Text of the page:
He was admitted to the bar and he moved to Lincoln, Nebraska, in 1887. There he practiced law till 1894. He was blessed with an acute business sense and made a name for himself as an intelligent and persuasive lawyer and businessman.
He was a very ambitious person who along with his law practice also managed a meat packing company, acted as director of a bank, and was an investor in stocks.
He became very wealthy and in 1894 he purchased control of a number of artificial gas plants in La Crosse, Wisconsin and Chicago, and became the president of the La Crosse Gas Light Company and the Northwestern Gas Light and Coke Company.
Along with managing his business career, he was also active in politics. Republican party leaders, impressed with his business skills asked him to manage a portion of William McKinley’s bid for the Presidency of the United States in 1896.
He was made the Comptroller of the Currency in the United States Department of the Treasury in 1898 after McKinley’s election success. In this position he collected over $25 million from the banks that had failed during the Panic of 1893. He also revolutionized certain banking policies.
Over the years, his business grew manifold, and he along with his brothers controlled 28 gas and electric plants in ten states. He gave the management of the utilities to his brothers in 1902, and ventured into banking.
In 1902, he founded the Central Trust Company of Illinois and also served as its president. He now devoted himself fully to the management of this company which was also known as the Dawes Bank.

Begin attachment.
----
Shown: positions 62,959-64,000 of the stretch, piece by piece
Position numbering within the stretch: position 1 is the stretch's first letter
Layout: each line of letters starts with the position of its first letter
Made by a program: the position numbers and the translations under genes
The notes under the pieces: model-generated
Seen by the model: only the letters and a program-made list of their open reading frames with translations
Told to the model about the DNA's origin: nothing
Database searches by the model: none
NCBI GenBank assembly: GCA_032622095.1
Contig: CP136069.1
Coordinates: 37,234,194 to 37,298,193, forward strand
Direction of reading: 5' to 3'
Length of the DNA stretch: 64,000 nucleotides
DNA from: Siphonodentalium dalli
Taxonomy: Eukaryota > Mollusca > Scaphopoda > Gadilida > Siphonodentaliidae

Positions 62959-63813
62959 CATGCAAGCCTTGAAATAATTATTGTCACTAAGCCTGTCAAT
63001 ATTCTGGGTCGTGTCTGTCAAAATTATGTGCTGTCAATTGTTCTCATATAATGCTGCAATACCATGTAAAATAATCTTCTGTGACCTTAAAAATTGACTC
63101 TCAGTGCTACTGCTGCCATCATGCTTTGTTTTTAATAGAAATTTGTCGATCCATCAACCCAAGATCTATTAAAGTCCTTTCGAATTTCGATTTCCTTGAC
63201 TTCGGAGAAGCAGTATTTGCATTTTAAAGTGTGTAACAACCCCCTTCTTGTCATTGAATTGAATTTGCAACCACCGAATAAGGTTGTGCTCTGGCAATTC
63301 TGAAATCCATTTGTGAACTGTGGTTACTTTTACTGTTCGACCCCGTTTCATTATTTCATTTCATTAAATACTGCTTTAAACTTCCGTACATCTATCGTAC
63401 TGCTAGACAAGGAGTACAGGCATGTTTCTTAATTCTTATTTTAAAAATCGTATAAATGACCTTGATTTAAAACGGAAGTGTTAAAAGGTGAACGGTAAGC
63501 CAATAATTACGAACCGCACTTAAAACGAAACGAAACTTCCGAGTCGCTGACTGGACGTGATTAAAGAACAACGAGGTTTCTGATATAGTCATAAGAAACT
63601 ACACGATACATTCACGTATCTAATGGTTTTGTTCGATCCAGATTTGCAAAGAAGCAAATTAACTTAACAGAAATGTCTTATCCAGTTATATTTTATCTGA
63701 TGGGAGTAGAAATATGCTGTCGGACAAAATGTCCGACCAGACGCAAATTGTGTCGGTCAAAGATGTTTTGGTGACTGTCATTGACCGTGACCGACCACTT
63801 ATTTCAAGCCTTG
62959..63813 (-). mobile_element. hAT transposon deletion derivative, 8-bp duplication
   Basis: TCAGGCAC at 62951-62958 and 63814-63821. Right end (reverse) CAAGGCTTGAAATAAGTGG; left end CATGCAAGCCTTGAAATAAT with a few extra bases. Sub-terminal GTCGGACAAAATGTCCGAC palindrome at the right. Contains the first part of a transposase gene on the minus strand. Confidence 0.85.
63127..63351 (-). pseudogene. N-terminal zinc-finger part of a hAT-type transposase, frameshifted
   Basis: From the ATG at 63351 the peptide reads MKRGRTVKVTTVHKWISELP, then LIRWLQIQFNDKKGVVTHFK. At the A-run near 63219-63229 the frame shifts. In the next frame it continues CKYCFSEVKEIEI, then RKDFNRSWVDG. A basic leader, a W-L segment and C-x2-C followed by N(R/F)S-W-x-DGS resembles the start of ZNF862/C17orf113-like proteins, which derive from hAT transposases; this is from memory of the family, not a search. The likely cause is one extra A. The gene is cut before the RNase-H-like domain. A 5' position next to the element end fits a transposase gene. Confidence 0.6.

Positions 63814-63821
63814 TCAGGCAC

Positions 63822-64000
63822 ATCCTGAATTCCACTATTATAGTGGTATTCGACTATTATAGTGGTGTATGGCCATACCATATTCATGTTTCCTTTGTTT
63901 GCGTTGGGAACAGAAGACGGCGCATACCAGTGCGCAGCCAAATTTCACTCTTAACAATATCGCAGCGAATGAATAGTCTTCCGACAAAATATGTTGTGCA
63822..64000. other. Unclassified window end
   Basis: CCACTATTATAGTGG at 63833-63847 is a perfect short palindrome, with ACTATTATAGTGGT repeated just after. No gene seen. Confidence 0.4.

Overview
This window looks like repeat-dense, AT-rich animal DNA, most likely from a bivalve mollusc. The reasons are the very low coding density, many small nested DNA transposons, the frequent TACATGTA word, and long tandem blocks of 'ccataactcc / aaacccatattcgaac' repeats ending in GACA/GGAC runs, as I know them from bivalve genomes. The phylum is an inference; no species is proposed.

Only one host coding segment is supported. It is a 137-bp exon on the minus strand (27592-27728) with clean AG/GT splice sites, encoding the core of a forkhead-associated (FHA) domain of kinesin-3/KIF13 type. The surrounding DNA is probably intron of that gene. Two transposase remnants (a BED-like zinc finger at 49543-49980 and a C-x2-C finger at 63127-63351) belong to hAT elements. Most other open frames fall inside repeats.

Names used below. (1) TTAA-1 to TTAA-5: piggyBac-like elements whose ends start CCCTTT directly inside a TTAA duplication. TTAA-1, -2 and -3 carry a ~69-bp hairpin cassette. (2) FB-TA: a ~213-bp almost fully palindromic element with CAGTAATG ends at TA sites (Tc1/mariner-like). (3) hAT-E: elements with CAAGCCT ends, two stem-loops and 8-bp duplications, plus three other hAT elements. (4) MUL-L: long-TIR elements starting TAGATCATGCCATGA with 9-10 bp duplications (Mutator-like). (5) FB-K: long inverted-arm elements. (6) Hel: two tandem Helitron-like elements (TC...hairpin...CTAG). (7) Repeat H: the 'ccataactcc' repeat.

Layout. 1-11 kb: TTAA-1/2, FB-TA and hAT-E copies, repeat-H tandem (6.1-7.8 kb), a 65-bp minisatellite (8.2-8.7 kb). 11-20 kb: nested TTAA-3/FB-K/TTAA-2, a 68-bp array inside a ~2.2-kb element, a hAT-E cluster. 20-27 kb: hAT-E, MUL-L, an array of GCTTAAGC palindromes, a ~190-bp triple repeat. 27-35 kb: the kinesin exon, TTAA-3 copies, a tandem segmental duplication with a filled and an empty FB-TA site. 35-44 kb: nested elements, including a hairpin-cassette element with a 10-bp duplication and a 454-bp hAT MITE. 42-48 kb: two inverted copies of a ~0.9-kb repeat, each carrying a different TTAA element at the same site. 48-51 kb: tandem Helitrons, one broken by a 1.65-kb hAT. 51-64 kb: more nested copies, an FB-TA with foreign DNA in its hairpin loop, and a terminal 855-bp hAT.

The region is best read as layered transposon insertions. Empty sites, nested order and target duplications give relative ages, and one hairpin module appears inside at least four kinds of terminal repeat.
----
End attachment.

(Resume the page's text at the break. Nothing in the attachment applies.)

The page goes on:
Being a descendant of William Dawes, the famous Revolutionary War figure, he joined the Illinois Society of the Sons of the American Revolution in 1915.
In 1917, he was commissioned as a major in the army and he eventually rose through the ranks as Major and Lieutenant Colonel before being discharged as a Brigadier General. While in the army he integrated the system of supply procurement and distribution for the entire American Expeditionary Force and also served as a member of the Liquidation Commission. He resigned from the army in 1919.
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In 1921, he was appointed by the President Warren G. Harding as the first Director of the newly created Bureau of the Budget.
He was invited by the League of Nations in 1923 to work on the question of German reparations. He diligently worked on and presented the Dawes Report in April, 1924, providing the various facts about Germany’s budget and resources and suggested the measured to deal with the issues.
In 1924, he was nominated by the delegates of the Republican National Convention as a vice presidential nominee. The President Calvin Coolidge liked him and he was elected Vice President of the United States in November, 1924 and served for one term till 1929.
He served as the U.S. Ambassador to the United Kingdom from 1929 to 1932. During that time America was reeling under the Great Depression and Dawes agreed to head the newly created Reconstruction Finance Corporation on the request of President Herbert Hoover.
After the end of his career in public service he returned to his business ventures. He became the chairman of the board of the City National Bank and Trust Co. in 1932 and served there till his death.
He was also the author of several works including ‘A Journal of the Great War’ (1921), ‘Notes as Vice President’ (1935), and ‘A Journal of Reparations’ (1939).